Boise Amicus Brief
The Supreme Court is scheduled to consider Friday whether or not to take up a case known as Martin V. City of Boise. It’s about whether or not the Constitution protects the right of homeless people to sleep on public property if they don’t have an alternative.
- Matt Tinoco, KPCC’s Homelessness reporter
Charter City Housing
A Bay Area judge has ruled in favor of local government over state jurisdiction regarding the construction of a San Mateo condominium complex. Typically, California has power to mandate new developments in an effort to stop the state's housing crisis. But a superior court judge challenged that by accepting the city of San Mateo's defense that as a charter city, it's not beholden to state control.
- Chris Elmendorf, UC Davis law professor
Metro 405 Tolls
The Metro Board of Directors today took another step toward adding toll lanes on the 405. It voted to move forward with a plan to further study the proposal and do an environmental review. Not everyone likes the idea of paying to drive our FREE-ways, but tolls have increasingly been added to LA-area thoroughfares, and supporters of this latest move by metro say toll lanes would ease traffic congestion through the Sepulveda Pass.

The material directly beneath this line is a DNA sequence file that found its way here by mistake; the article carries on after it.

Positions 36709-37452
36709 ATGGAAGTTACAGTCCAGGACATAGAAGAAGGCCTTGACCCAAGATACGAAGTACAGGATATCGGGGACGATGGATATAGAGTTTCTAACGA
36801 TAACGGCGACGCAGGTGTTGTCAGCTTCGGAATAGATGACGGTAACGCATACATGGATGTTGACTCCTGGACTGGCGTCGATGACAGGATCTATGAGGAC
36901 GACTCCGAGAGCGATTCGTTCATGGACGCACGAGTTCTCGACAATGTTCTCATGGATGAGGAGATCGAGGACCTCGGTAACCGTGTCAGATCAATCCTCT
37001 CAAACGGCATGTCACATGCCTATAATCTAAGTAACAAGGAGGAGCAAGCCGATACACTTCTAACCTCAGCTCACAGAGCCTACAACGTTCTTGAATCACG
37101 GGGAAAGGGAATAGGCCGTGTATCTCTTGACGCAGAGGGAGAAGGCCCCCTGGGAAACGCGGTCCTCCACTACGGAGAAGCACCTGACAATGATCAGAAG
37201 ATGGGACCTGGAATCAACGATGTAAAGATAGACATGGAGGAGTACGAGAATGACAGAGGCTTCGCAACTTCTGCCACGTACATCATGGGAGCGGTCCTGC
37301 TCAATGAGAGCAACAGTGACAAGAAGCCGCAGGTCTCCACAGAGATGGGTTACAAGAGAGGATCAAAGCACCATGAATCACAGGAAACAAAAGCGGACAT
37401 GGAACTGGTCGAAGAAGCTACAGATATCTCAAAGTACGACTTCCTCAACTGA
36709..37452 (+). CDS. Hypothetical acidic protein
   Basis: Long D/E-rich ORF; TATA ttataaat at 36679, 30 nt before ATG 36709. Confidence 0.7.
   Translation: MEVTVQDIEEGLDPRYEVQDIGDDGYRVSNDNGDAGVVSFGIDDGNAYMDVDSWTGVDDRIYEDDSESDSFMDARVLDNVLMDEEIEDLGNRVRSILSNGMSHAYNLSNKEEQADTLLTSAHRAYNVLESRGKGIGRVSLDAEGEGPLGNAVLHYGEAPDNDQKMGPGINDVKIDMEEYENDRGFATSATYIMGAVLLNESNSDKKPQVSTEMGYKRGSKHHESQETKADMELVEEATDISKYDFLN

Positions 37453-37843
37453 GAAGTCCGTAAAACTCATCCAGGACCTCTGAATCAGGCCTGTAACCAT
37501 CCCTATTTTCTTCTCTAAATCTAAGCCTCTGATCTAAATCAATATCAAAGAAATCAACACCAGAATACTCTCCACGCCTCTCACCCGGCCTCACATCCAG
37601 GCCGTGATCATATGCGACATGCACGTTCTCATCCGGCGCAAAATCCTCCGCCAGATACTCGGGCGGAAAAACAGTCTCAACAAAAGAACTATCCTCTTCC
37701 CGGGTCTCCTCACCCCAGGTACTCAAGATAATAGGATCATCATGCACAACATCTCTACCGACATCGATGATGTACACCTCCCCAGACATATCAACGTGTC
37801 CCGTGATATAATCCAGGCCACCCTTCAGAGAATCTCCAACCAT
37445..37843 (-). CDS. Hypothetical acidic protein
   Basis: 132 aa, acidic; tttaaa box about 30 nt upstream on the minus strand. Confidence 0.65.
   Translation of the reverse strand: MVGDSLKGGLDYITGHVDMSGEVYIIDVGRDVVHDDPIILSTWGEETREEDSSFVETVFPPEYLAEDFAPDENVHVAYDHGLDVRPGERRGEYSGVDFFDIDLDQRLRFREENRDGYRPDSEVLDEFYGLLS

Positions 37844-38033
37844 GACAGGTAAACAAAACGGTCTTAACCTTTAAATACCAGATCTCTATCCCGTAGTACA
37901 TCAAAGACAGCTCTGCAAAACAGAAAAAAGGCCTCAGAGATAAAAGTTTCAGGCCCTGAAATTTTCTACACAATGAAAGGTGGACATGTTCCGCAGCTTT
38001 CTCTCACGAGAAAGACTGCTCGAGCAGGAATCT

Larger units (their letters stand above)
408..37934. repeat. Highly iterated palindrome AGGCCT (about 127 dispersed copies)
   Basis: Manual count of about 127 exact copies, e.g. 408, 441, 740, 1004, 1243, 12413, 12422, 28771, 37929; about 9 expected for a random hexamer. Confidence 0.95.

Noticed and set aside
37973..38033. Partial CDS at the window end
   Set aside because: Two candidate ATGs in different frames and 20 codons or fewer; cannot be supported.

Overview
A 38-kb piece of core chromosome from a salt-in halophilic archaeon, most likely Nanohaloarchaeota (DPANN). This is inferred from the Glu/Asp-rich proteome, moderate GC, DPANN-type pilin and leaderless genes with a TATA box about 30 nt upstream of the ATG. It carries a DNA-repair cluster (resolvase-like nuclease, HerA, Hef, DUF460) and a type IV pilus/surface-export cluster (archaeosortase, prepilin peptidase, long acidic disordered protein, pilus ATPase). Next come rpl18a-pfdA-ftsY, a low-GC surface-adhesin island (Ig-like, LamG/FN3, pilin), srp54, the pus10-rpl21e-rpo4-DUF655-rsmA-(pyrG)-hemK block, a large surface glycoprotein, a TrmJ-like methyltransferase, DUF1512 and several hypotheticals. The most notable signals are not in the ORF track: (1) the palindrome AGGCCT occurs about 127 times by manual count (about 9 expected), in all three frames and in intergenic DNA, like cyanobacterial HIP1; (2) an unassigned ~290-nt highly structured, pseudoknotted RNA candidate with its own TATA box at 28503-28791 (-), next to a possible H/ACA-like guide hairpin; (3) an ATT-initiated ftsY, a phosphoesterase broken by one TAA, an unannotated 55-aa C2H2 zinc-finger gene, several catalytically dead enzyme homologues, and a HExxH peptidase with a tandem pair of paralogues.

- Michael Manville, UCLA associate professor of Urban Planning
Welcome to the Stranger in Modern Times
In October, President Trump set the lowest-ever ceiling for refugee admissions to the U.S. No more than 18,000 refugees are to be admitted in the fiscal year 2020. That’s compared with about 85,000 in 2016, the last full year of the Obama administration. Many organizations that resettle refugees in the US are faith-based. Welcoming these newcomers is part of their mission, and the drastic cuts aren’t sitting well with them. Last night, KPCC’s religion and diaspora reporter Aaron Schrank lead a panel discussion called “Welcoming the Stranger in Modern Times” at the Crawford Family Forum here in Pasadena.
- Aaron Schrank, KPCC’s religion and diaspora reporter
Vets and Grief
There's been a lot of research into how military service can lead to things like PTSD and depression. But there's another issue that hasn't gotten much attention – it's grief. Researchers at UC Irvine have just finished one of the first studies of grief in veterans. It found the loss of fellow troops can pack a much bigger emotional punch than previously thought - and that those effects can linger long after people leave the military. KPCC's Emily Elena Dugdale reports.
Bullet Train Under Burbank Airport
California's dream of a bullet train has long been plagued with problems. Getting the land for it has been a big challenge for the California High-Speed Rail Authority. There's stuff in the way, such as buildings, hills and farms and as Ralph Vartabedian for the L.A.Times is writing about, the Burbank airport. So since the train isn't going to share a runway with a plane, it may go underground.
- Ralph Vartabedian, Los Angeles Times
Although flames have ravaged California, the state has temporarily doused water onto a practice by insurance companies. There is now a one-year moratorium that prevents insurers from dropping policies because a home is near a fire zone.
- Ricardo Lara, California's insurance commissioner
Throwback Thursday: LA City Song
Believe it or not, our great city of angels still does not have an official song. But that's not for lack of trying. That journey is the topic of this week's Throwback Thursday.
- Mike Holland, Los Angeles City Archivist